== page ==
It's probably fine.
The idea of the standard patch panel is that the back of it is wired up precisely once, when it's installed. Every single socket is supposed to be connected to the appropriate other socket, even if nowhere near all of them are yet needed. Then, the panel's pushed into its rack or into the corner or into an Ikea bookshelf (depending on your business's scale...) and the back of it is never touched again. The wiring behind the panel should be neat and tidy, but provided it doesn't break network rules (wrong cable grade, kinked conductors, outrageously long, that sort of thing) it can be as much of a spaghetti-explosion as you like, and still work fine.
It's hardly best practice to have random Medusa-hair cables all over the place behind the patch panel, but not so much for functional reasons as because old cables can be unreliable, network devices dangling from said cables can damage them, and passers-by may hook their foot in a loop of cable and cause a slapstick disaster.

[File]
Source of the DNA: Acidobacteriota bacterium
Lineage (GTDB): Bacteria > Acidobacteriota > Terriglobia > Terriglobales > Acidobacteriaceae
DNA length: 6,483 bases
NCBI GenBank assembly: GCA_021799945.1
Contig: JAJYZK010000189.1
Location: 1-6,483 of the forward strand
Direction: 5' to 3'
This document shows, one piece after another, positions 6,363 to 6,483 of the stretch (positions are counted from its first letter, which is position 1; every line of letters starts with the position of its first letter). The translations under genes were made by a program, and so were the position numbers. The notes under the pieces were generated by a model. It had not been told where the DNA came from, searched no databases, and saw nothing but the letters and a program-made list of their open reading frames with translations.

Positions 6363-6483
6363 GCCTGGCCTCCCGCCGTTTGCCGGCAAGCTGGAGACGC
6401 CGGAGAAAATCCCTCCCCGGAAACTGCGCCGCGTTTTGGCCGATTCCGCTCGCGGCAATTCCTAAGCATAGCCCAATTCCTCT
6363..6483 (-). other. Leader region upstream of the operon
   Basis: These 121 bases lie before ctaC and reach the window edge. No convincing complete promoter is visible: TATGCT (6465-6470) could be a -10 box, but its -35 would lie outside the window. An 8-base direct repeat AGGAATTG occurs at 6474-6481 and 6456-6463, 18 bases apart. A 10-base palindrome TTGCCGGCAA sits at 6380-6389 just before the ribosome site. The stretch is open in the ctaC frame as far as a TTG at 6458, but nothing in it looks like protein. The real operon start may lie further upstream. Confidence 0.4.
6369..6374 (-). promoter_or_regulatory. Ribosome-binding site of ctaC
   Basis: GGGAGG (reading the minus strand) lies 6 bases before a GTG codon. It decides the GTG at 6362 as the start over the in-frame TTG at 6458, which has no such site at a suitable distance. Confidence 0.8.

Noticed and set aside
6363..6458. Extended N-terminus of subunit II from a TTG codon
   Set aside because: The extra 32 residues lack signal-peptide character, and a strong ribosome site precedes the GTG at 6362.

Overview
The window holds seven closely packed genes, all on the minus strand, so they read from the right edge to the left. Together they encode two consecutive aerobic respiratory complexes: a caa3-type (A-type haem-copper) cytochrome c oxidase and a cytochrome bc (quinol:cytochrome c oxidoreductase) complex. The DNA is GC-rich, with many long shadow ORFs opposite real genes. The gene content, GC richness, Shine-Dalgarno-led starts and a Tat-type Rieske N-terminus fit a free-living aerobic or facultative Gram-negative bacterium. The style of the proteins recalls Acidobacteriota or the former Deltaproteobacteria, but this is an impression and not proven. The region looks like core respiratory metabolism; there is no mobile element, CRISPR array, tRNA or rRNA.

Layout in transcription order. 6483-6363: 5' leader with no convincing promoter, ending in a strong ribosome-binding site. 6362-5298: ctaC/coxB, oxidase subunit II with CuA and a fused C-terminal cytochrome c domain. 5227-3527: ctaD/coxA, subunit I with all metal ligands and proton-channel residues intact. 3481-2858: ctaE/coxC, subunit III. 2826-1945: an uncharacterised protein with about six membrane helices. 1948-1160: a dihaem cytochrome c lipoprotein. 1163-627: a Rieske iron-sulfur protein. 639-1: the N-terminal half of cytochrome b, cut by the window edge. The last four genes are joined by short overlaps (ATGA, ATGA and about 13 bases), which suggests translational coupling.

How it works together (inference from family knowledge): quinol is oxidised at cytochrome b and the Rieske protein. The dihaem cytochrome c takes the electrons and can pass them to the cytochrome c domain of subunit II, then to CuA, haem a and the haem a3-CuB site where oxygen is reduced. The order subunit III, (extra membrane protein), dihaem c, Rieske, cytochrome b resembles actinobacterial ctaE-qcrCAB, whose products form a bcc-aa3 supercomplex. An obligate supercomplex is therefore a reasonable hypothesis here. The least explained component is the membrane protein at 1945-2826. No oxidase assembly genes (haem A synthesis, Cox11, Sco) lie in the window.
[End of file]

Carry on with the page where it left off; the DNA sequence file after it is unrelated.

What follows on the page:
This is also why many sexy super-organised zillion-cable network setups are entirely composed of unlabeled blue cables. Nobody needs to be able to tell them apart by sight. That sort of thing is strictly amateur league.
So this is another of those things that's only a worry insofar as it indicates that the person responsible for the ugly rack wiring might have done something just as ugly, but more likely to cause problems, somewhere else.
I was sitting in a cafe the other day, and as I always do I tried to connect my phone to any local free WiFi, of which there wasn't any. The phone connected to an unencrypted network, but the browser just showed one of those "give us money for a magic code" pages, I think from the small hotel next door. OK, no problem, no surfing for me, get on with lunch.